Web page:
Shortly after the start of the campaign, Lee drafted the marching orders for all of his generals – Special Order 191, it was called. Given the sensitive nature of the information, it was understood that the generals needed to take great care with their copies, ideally even destroying them after reading them. And yet, on September 13, a few Union soldiers with the 27th Indiana Volunteers were resting in a meadow outside Frederick, Maryland, when they found three cigars wrapped in a piece of paper lying on the ground. They examined the paper and, you guessed it, it was a copy of Special Order 191. 

It belonged to Confederate General DH Hill, who had accidentally been issued two copies – one by Lee and one by General Stonewall Jackson. Hill later claimed he only ever received one order, so we’re not sure who screwed up here, but the value of the information became immediately evident to the Union soldiers who took it to their commanding officer. Now, of course, we have no way of knowing how the war would have turned out if the North never got their hands on the special order, but it helped them win the Maryland Campaign which, in turn, gave Lincoln the perfect opportunity to announce the Emancipation Proclamation and deter Great Britain and France from recognizing the independence of the Confederacy.

3. Cloudy Weather Saves One City and Dooms Another


August 6, 1945, is a day that will forever live in infamy when the United States dropped the atomic bomb codenamed “Little Boy” on the Japanese city of Hiroshima. As we all know, it was followed by the detonation of a second bomb known as “Fat Man” three days later over Nagasaki. But the devastating fate that befell Nagasaki was originally intended for another city – Kokura. 

On August 9, the Boeing B-29 Superfortress named Bockscar left the island of Tinian carrying its nuclear payload. Its destination was Kokura, which had been designated as a more desirable target than Nagasaki by the US military brass. But the orders were to only drop the bomb after visual confirmation of the target, something which Bockscar could not obtain because the weather in Kokura was cloudy. In recent years, some have said that the clouds may have been man-made by burning coal tar

The plane circled three times over the city with its bomb bay doors open, ready to drop the nuke on the 130,000 people waiting helplessly below. But the clouds did not let up so when fuel started to run low, Bockscar flew to Nagasaki and bombed that city instead. 

2. A Birthday Party Helps the Allies Win D-Day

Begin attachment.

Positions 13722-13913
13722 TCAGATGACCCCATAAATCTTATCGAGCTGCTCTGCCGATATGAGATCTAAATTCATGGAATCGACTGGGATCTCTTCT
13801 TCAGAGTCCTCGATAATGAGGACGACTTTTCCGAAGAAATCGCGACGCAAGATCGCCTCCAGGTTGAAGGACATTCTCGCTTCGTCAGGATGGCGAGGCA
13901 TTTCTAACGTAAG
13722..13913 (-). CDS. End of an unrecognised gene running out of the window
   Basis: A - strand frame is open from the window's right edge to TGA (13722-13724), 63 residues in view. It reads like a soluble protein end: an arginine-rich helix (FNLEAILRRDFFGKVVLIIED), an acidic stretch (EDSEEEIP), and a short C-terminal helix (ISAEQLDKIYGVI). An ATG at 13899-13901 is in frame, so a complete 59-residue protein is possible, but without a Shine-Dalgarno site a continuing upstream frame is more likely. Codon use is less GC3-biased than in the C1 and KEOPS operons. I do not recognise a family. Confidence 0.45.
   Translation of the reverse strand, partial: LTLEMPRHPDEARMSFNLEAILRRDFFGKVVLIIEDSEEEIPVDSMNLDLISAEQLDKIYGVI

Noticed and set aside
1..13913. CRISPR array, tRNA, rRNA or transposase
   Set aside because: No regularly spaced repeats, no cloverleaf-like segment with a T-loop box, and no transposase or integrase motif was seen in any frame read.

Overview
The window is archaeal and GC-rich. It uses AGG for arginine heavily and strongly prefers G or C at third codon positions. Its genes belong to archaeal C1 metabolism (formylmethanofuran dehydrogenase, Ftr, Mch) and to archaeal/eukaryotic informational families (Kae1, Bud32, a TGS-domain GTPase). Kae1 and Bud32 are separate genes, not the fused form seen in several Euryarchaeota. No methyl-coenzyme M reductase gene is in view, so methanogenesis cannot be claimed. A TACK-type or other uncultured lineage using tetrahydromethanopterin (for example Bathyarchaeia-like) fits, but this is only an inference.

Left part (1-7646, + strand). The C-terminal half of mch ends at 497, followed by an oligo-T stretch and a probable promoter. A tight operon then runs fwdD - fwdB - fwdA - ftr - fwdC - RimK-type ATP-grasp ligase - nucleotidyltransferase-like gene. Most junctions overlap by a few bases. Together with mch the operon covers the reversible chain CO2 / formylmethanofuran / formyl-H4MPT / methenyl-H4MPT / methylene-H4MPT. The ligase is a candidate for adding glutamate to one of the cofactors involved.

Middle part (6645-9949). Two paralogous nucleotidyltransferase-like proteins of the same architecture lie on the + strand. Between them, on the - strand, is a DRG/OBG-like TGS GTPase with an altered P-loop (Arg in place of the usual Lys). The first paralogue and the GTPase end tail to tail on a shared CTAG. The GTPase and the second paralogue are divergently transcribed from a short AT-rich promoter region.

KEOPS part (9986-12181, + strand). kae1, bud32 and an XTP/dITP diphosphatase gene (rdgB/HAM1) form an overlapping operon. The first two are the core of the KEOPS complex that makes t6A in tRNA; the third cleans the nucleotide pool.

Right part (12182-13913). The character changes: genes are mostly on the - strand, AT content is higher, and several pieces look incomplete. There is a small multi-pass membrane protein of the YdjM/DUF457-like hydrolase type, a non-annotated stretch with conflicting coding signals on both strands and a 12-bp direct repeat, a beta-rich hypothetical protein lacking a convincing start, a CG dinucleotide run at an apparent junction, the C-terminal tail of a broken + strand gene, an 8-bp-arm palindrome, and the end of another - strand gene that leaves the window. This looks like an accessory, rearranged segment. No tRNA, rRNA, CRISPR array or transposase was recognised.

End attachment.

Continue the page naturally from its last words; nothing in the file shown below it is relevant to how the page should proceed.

Another major event from World War II where weather played a crucial role was D-Day – June 6, 1944 – when the Allied forces landed in Normandy. The Germans were uncharacteristically lackadaisical when it came to the impending invasion. The man in charge, Field Marshall Edwin Rommel, wasn’t even there on D-Day. He was back in Germany, attending a birthday party.

It all came down to each side’s ability to forecast the weather. The Germans expected non-stop bad weather, which is why they thought there was no way that the Allies would invade anytime soon. As far as Rommel was concerned, he had a few free days and, as it happened, his wife’s 50th birthday was coming up. He had bought her a nice pair of shoes in Paris, so this was the perfect opportunity for him to go home and surprise her. 

The Allies, however, had better forecasting technology and they knew that they had a 24-hour window when the weather would improve on June 6. They took advantage of the opportunity and caught the Germans unaware. Rommel was at his house in Germany when he was informed that the invasion had begun. By the time he reached Normandy, the Allies had already established their positions on all five landing positions.

1. A Missing Key Brings about the Sinking of the Titanic


Whenever a disaster happens, people naturally wonder if anything could have been done to prevent the tragedy. Undoubtedly, one of the most notorious disasters of all time is the sinking of the Titanic, so could anything have been done to save the doomed passenger ship? Perhaps, according to some scholars, who argue that one misplaced key could have sealed the Titanic’s fate.

That key belonged to the crow’s nest locker, where the binoculars were stored for the lookouts and was in the possession of a man named David Blair. Initially, Blair had been named Second Officer of the Titanic, responsible for all the navigation equipment. He was aboard the liner during its short voyage from Belfast, where it was built, to Southhampton, where it was due to depart on its maiden voyage. In Southhampton, however, he was replaced with a more experienced officer and, when he left the ship, he accidentally took the key with him. 

With the crow’s nest locker locked, the lookouts relied on their naked eyes which, as we know by now, proved insufficient. Of course, we don’t know if, ultimately, the binoculars would have made the crucial difference, but at least one of the lookouts thought so and testified during the inquiry that with binoculars they would have spotted the iceberg in time to move out of the way.